IF anyone wants to know who will be the next president, just make a list of all of the Senators and governors who are in office in Jan 2013. Then eliminate all of the the people on the list who did not attend Harvard or Yale at either the undergraduate or graduate level.

    The list will have about 15 names on it and one of those people will be the president.

    The Democrats have nominated either a Harvard or Yale alumni in every election since 1988. And many of the runners-up in the primary also attend either Yale or Harvard.


    For a party that talks about being for the 99%, it is a lock that the nominee will be from the Ivy league educated 1%.

  • Zorro for the Common Good on March 26, 2012 11:51 PM:

    I have no idea who either party will nominate in 2016, but I will go out on a limb and say that not only is Rick Santorum not the "next in line", but that even if he decides to run he will have no impact at all on the race.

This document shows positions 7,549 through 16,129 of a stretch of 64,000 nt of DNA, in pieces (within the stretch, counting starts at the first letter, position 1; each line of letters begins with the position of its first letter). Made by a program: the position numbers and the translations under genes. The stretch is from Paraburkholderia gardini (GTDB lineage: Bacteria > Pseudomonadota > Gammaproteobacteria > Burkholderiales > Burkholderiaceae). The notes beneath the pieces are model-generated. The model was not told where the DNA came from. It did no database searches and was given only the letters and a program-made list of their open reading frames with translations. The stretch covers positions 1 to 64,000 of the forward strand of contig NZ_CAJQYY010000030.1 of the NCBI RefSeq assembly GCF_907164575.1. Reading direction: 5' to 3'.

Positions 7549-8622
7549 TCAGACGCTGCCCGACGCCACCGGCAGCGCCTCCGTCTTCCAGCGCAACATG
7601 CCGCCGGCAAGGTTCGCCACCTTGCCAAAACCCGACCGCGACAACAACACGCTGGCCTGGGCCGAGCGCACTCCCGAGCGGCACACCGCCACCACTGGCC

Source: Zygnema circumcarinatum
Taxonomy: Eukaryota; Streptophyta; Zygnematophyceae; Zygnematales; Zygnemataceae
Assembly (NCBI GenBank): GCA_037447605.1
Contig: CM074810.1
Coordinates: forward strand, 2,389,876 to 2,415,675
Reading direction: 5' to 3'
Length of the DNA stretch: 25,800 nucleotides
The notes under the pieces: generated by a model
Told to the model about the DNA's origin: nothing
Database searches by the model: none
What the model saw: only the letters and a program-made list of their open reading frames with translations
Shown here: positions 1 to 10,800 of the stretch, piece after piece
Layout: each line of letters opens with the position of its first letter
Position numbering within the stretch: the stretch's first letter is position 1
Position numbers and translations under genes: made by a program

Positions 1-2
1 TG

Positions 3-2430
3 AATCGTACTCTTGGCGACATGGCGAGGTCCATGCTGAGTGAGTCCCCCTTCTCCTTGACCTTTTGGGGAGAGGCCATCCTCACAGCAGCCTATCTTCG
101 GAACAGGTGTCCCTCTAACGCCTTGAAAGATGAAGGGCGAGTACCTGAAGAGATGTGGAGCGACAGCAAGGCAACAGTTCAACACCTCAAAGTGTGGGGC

Even if it hasn't held universally, there is a certain sort of logic to the NIL hypothesis. But that's really only held true when the 2nd place guys were plausible presidents. If Obama were to be re-elected, the scenario facing the GOP would be directly analogous to the one they faced after the '96 election -- tired, uninspiring, inevitable front-runner who beat a very weak field and then lost in the general. According to the NIL hypothesis, the front-runners for 2000 should have been, depending on how you regard it, Lamar Alexander or Pat Buchanan. And indeed, both ran in '00 ... and went absolutely nowhere. The same will happen with Santorum.

  • jhm on March 27, 2012 8:01 AM:

    This topic depresses me not only because I have to contemplate a GOP slate even less impressive than the current one, but the idea tha Hillary will again be running. I'm sure Dems could do a lot worse, but I really want the Clintons to be on the sidelines.

  • boatboy_srq on March 27, 2012 8:50 AM:

    Outside the fact that the '16 elections are too far out to talk about intelligently, and that anyone writing about it now is doing nothing other than celebrating his/her name in print, the GOP has from this point two choices:

    1) find some sanity
    2) expect the '20 ticket to look like Larouche/Duke